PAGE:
Gautama Buddha: Who and How Was He Really?

There are many myths and legends about Gautama Buddha, the founder of Buddhism. Who was he really? How did he teach? What is his significance for the history of Buddhism and world religions? In this article, we will explore these questions and more. We will look at what is known from historical sources about Buddha's life and teachings, and examine how his teachings continue to influence people today.

Who was Gautama Buddha and what did he teach?

Representation of Gautama Buddha

Gautama Buddha (also Siddhārtha Gautama, Siddhattha Gotama; Shakyamuni, Sakkamuni; or colloquially just Buddha) was a spiritual teacher who lived in India between the sixth and fifth centuries BC. Buddha's teachings were based on his own experience of enlightenment and emphasized the importance of ethical behavior, compassion, and meditation. Buddha taught that suffering is caused by our attachment to things that are impermanent, and that we can attain liberation from suffering by freeing ourselves from this attachment.

Buddha's teachings are preserved in a collection of texts known as the Pali Canon. They are still studied and practiced by millions of people around the world today, and have become popular in the Western world as well.

What do we know about the life and teachings of Gautama Buddha?

That Siddhartha, who was born in 563 B.C., had left the supposedly carefree life he had led in the palace.

When he was 16, he married the princess Yasodhara. They lived in a palace where they had everything they needed. But even though he had all these things, he was not happy.

Left at the age of 29. This was shortly after his only son Rahula was born

One story says that shortly before his death, the Buddha silently twirled a lotus flower in his hand before the assembled monks on Vulture Mountain. All the monks were dumbfounded, except for Mahakashyapa, who smiled at this, expressing the quality of his inner vision. Then the Buddha declared that all his wisdom and mind had now passed to Mahakashyapa. Thus the wheel (dharma) of the Buddha's teaching was set in motion and Mahakashyapa became one of the subsequent Buddhist patriarchs. This story is the founding myth of Zen Buddhism.

The main source of information about the life of the Buddha is the collection of ancient texts known as the Pali Canon. These texts were written down in the first century BC, but are believed to contain material dating back to the time of the Buddha himself.

The Pali Canon contains both Buddha's own words and accounts of his life and teachings from his disciples.

In addition to the Pali Canon, there are a number of other ancient texts that contain information about the life and teachings of the Buddha. These include the Mahavamsa, a history of Sri Lanka written in the fifth century CE, and the Dipavamsa, another history of Sri Lanka written in the ninth century CE.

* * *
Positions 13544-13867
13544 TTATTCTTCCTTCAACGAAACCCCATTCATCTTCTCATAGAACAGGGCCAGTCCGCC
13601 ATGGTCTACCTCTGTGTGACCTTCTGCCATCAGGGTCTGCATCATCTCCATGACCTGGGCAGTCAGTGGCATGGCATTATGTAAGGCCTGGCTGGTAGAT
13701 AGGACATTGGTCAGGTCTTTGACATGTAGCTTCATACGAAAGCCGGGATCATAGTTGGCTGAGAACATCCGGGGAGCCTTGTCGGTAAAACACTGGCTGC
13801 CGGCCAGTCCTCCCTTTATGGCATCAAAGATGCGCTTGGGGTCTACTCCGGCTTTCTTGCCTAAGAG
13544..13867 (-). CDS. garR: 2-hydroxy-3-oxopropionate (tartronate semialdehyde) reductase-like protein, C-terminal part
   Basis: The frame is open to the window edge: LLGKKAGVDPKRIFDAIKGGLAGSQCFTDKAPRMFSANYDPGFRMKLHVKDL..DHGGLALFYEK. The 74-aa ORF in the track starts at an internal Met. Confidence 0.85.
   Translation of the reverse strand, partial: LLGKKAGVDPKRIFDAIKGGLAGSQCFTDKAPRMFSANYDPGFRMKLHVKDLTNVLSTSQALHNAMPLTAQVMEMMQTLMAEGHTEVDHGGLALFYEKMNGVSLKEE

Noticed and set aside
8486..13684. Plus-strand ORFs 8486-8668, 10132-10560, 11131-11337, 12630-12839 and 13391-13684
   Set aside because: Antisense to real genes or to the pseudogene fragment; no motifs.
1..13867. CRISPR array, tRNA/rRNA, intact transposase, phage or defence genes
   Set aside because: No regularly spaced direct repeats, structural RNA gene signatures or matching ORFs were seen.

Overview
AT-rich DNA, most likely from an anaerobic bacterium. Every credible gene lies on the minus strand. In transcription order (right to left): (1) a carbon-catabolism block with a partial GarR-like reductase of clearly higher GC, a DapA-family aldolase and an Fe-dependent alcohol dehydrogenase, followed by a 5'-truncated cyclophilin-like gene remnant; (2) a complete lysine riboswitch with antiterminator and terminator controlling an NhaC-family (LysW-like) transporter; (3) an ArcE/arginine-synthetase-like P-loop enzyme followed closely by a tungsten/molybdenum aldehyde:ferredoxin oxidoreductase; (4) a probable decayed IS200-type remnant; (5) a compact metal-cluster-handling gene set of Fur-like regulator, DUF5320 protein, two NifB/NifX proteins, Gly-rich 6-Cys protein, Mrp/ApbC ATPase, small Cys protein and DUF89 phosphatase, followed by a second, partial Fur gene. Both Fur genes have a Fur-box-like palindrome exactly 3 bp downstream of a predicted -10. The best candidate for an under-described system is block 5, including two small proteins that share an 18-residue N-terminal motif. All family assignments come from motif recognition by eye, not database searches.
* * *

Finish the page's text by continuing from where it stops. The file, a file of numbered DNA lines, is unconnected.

There are also a number of later texts that contain stories about Buddha's life. These texts, written by Buddhist monks centuries after Buddha's death, are known as biographies. The most famous of these biographies is the Buddha Carita, or "The Life of the Buddha," written by the Buddhist monk Asvaghosa in the first or second century CE.

The Buddha Carita tells the story of Buddha's life from his birth to his death. It contains many of the famous stories about Buddha, such as the story of his enlightenment under the Bodhi tree.

The Bodhi tree was a poplar fig. Bodhi is Sanskrit for "enlightenment". Many Buddhist monasteries have an offshoot of this tree.

Since the Pali Canon, the Mahavamsa, the Dipavamsa and the Buddha Carita were written long after the Buddha's death, they cannot be considered reliable historical sources. Nevertheless, they give us an insight into the life and teachings of the Buddha.

It is important to remember that Buddha was not a god and did not claim to be one. Buddha was a human being who attained enlightenment through his own efforts and wisdom. Buddha's teachings can be a source of inspiration for all of us, regardless of our religious beliefs.

"Buddha was not a god, nor did he claim to be one. Buddha was a man who attained enlightenment through his own effort and wisdom."

Svaghosa, Buddha Carita

"The Buddha was a teacher of humanity who showed us the way to end suffering and attain liberation."


"Buddha's teachings have the power to change our lives for the better, and we should all strive to follow his path."


"The Buddha was a great and wise man whose teachings can still help us today."

Pali Canon

As you can see, the Buddha was a man who had many great things to say. He was an inspiring thinker, and his teachings can still help us today.

What are some of the most important teachings of Gautama Buddha?